Drupal gets better when companies, organizations, and individuals build or fix something they need and then share it with the rest of us. Our community becomes better, stronger, and smarter when others take it upon themselves to make a positive difference contributing their knowledge, time, and energy to Drupal. Acquia is proud to play a part, alongside thousands of others, in some of the stories making tomorrow’s Drupal better than today’s. One of them is about the Lightning Drupal 8 Distribution.
In the previous articles in this series, we’ve talked a lot about the technical solution to the challenges that deploying websites to China brings with it. What’s not been discussed so far is quite possibly even more important: the people aspect. In this post, let's look at China from the point of view of Chinese developers.
Website navigation is something you probably use every day but don’t think too much about. This is how you travel from page to page within a website.
Today, Jason Goldman, Chief Digital Officer of the White House, announced that the White House is open-sourcing a Drupal module that will enable Drupal 8 developers to quickly launch a Facebook Mes
Containers are a new virtualization technology with many advantages over traditional approaches like virtual machines. At Acquia, we use containers across our different teams for a variety of purposes. Some container-related projects that have really worked out well. We'd like to share them with the rest of the world.
In the past, after every major release of Drupal, most innovation would shift to two areas: (1) contributed modules for the current release, and (2) core development work on the next major release of Drupal. This innovation model was the direct result of several long-standing policies, including our culture of breaking backward compatibility between major releases.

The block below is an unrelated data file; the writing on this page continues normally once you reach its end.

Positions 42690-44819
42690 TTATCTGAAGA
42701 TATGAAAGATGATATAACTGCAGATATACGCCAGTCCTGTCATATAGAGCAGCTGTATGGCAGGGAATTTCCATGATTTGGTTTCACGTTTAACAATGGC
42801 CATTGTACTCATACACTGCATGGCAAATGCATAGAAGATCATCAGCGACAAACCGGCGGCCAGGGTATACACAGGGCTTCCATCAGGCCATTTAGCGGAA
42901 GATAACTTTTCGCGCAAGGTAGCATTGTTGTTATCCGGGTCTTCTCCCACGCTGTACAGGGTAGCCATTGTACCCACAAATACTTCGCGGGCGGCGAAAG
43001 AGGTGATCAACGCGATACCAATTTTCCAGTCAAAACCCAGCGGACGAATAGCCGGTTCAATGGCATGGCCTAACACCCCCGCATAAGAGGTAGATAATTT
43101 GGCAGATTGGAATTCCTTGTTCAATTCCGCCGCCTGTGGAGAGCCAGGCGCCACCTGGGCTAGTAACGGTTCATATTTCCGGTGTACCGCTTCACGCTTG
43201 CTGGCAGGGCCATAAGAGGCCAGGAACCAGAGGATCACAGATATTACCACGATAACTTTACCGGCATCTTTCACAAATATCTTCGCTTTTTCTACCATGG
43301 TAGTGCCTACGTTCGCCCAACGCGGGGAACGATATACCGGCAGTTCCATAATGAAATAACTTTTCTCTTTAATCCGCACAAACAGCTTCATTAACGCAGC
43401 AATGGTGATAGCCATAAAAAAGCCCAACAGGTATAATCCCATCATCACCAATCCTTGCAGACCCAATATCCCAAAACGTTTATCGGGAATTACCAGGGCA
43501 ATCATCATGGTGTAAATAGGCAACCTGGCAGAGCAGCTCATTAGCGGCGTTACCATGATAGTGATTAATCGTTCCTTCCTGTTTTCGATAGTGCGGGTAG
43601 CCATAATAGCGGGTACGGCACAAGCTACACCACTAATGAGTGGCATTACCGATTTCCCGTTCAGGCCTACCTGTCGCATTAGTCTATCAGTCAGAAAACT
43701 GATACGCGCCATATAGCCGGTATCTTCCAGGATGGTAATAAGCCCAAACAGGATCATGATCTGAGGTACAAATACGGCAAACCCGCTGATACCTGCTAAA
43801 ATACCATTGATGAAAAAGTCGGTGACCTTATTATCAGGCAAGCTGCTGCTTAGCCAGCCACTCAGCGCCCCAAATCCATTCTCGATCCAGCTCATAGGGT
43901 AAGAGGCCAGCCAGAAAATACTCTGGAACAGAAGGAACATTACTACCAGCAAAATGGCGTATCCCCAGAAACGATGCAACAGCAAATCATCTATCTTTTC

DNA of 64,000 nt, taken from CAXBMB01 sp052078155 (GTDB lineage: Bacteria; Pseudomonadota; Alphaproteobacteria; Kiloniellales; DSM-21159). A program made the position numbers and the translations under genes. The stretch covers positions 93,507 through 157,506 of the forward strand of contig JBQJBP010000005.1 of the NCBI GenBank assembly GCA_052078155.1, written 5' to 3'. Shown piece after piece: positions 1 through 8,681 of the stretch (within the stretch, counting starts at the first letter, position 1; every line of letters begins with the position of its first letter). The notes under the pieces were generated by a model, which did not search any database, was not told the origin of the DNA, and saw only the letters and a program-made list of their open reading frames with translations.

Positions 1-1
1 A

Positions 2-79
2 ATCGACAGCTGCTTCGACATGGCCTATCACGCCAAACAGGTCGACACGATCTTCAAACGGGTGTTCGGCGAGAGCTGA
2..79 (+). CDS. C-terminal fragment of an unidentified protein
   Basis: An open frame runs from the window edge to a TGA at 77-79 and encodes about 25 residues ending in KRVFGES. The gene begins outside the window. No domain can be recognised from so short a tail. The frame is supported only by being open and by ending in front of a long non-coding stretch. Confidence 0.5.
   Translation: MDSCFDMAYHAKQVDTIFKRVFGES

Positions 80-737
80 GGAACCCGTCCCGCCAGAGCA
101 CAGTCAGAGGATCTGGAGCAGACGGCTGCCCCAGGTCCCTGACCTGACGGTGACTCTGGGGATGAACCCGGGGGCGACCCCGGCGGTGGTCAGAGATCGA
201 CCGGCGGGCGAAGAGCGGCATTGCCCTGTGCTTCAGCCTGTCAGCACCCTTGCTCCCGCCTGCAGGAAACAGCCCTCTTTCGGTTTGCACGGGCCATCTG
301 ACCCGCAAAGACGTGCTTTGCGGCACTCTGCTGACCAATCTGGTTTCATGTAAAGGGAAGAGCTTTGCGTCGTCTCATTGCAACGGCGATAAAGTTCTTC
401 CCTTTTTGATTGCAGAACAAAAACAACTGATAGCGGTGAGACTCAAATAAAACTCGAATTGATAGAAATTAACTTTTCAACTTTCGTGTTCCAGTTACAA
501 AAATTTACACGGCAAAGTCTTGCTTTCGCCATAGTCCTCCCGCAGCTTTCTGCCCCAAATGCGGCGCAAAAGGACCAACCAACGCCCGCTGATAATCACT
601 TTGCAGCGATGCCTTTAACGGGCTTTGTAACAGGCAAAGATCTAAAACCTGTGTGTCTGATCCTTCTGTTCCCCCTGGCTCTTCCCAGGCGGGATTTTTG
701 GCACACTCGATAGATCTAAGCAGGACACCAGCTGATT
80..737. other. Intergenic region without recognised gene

The Tech Talks at Acquia Engage have always been among the most popular sessions, so I’m excited to announce that for Acquia’s upcoming Engage 2016 conference (Nov 1-3 in Boston) we’ve more than doubled the number of Tech Talks.
The purpose of software testing is to reduce issues to a minimal level and to carve out optimal quality for a product. When it comes to bugs and defects, there are different schools of thought, but quality is always the main focus.
This is Part 4 of an interview with Will Eisner, Senior Director, Product at Acquia.
Now that we've covered debugging Drupal 8 in PhpStorm using local web-based approaches, let's move on to command line debugging.
As Drupal is increasingly widely used as a back end for application ecosystems, developers of wildly diverse backgrounds are now retrieving and manipulating data from Drupal in unprecedented ways. With Drupal 8 and core REST support articulating an API-first vision for the decoupled future, Drupal is eminently well-prepared to back a bevy of applications with divergent approaches. There's just one problem: non-Drupal developers don't know Drupal.
That's where Waterwheel comes in. Waterwheel is an emerging ecosystem of software development kits (SDKs) built by the Drupal community which ease and accelerate development of applications in other technologies. If you will momentarily forgive the flawed metaphor, Waterwheel helps non-PHP and non-Drupal developers "speak" Drupal.